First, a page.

NEW DELHI: Sometimes it is not just the agreements signed, but the pre-meeting atmospherics that determine the success, or otherwise, of a high level visit. The success of US President Barack Obama’s visit to India is thus already pre-determined with officials on both sides pulling out the plugs to ensure that the agreements match the close cooperation that has already been set in motion by both Washington and New Delhi.

It is well known that the US has been keen to exploit the big market of India for a while, but resistance from elements in the Opposition through the years has prevented some of the grand dreams from being realised. Former Prime Minister Manmohan Singh, usually seen as a walkover in the Congress party, asserted himself to a breaking point over the civilian nuclear energy agreement moved by him and then US President George W. Bush. The opposition to the nuclear deal was immense, and eventually despite all efforts it was stopped by the Nuclear Liability Law that was blocked in Parliament as a “sell out” to Westinghouse and GE.

Prime Minister Narendra Modi ever since the little walk with President Obama around the Martin Luther King memorial in Washington has been working to remove the hurdles in the way of a burgeoning bilateral relationship between the two countries. India has more effectively, than even under Manmohan Singh, moved to cementing ties with Vietnam and Japan while blocking the expansion of China’s strategic footprint in South Asia to begin with. PM Modi changed his predecessors terminology from “Look East” to “Act East” leading to barely concealed applause from Washington. What is appealing to me and my colleagues is the fact that Prime Minister Modi has undertaken to build from what has been a 'Look East' policy to an 'Act East' policy," US Assistant Secretary of State for East Asia and the Pacific Daniel Russel said in Washington."He has shown in word and deed his interest in involving India in the thinking and the affairs of the broader region. That's very much to be welcomed."

This emerging alliance between India, Japan and Vietnam that is being consolidated at different levels by the Modi government has created unease in Beijing with its official media taking note of these developments from time to time.

However, as reported in The Citizen PM Modi has earned kudos for stopping, or at least trying to stop, China from gaining ground in South Asia. The coup effected by National Security Advisor Ajit Doval (NSA Doval’s Cpup Against Rajapaksa and China in Sri Lanka's/) has effectively blocked Sri Lanka and China cooperation from accelerating. Sources said that the US had turned against former Sri Lankan President Mahinda Rajapaksa on this account as well and was not keen to see him back in power. There was consternation in both Delhi and Washington when Rajapaksa allowed Chinese submarines to dock as what was seen as a step to allowing China a military base in Sri Lanka.

The new President Maithripala Sirisena has not only made sufficiently loud pro-India noises but also announced that he would review all contracts given to Chinese firms by the his predecessor. This includes a multi-crore sea reclamation development project with China, that New Delhi has been worried about for a while now given the focus on maritime security.

New Delhi has also been working on Bangladesh to check China’s entry into the neighbouring South Asian State. The Bangladesh government has signed several agreements with Beijing, including that of constructing and modernising the Chittagong port and build a deep seat port in the Sonadia island off Cox Bazaar. This is of worry to both India and the US, as it is seen as part of China’s string of pearl strategy and possible plans to establish a base in Bangladesh in the not so distant future.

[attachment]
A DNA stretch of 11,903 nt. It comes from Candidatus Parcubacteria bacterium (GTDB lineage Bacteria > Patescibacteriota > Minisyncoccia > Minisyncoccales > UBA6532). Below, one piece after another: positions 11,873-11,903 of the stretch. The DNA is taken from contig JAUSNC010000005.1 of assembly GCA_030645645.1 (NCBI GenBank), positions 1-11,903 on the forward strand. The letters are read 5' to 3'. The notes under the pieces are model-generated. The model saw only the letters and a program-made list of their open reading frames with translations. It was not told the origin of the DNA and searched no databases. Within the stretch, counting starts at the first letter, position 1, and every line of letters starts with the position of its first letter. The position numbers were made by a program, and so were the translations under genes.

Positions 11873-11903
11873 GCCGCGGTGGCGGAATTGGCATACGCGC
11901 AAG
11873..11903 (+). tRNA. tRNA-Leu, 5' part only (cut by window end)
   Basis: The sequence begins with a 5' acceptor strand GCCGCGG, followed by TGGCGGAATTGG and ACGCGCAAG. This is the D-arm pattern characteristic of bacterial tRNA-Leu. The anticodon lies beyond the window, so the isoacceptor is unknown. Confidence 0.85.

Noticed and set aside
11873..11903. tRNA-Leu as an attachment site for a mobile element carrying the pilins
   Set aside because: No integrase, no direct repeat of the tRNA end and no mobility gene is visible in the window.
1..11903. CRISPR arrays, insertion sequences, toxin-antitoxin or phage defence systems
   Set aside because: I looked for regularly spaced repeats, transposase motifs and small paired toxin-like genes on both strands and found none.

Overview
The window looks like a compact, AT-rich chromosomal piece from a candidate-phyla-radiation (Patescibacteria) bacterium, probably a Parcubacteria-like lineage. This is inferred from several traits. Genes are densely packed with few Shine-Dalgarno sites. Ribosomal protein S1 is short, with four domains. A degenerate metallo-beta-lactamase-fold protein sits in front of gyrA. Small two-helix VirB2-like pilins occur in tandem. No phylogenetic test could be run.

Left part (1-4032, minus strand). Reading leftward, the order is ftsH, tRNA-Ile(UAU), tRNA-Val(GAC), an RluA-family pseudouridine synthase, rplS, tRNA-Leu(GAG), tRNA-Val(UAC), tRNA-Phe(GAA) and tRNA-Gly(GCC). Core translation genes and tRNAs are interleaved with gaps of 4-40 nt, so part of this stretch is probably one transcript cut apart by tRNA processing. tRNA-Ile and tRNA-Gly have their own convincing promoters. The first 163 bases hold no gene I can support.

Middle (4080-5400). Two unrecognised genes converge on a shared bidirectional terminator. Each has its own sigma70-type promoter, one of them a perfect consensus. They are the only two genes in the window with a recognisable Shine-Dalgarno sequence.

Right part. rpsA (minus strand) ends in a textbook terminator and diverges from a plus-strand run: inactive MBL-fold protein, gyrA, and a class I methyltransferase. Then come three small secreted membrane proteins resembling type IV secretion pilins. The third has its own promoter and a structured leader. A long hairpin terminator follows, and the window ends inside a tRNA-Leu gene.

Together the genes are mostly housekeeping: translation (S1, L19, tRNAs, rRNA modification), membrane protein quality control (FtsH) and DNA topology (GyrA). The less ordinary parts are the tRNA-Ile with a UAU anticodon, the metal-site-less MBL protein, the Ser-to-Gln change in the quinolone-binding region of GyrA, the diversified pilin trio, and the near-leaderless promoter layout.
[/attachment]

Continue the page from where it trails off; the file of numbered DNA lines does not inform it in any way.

Security that the media in New Delhi has been focusing on is completely in the hands of the US security teams that have arrived weeks before the visit, and are mapping and clearing the routes and the protocol. There is not much room for negotiations here, sources said, pointing out that the US security follows a rigid protocol that it does not allow even host countries to intervene in. Decisions will be taken not according to indian convenience, the sources said, but according to what “needs to be done” to secure President Obama’s safety and security during the three day visit.

Defence, trade and of course the vexed nuclear deal are all on the anvil as both Prime Minister Modi and President Obama will use the visit to capture the international spotlights. It is going to be a no-holds-barred visit, with the subsequent weeks actually revealing what are the real do-ables that emerge in real terms from the high decibel ceremonial event. We continue to be hopeful of implementing the civil nuclear agreement to fulfil the PM (Narendra Modi's) goal of providing electricity to all Indians by 2020," he said at an event here.

A Indo-US contact group of officials and representatives from Westinghouse and Ge as well, has been set up to work around the Nuclear Liability Law holding up the nuclear agreement between the two countries. The Indian liability law holds the suppliers directly liable in case of a nuclear accident, while the US and even France have been urging India to ensure that under law the operator is held liable. The contact group has reportedly made sufficient progress on a proposal for setting up an insurance pool by domestic Indian companies to let the US companies off the hook on this all important issue.

The nuclear deal that was seen as a flagship by former Prime Minister Singh fell through despite all his efforts. It is now in all probability going to be hailed as a flagship by PM Modi during the visit of President Obama with the US Ambassador to India Richard Verma exulting, "We continue to be hopeful of implementing the civil nuclear agreement to fulfil the PM (Narendra Modi's) goal of providing electricity to all Indians by 2020.”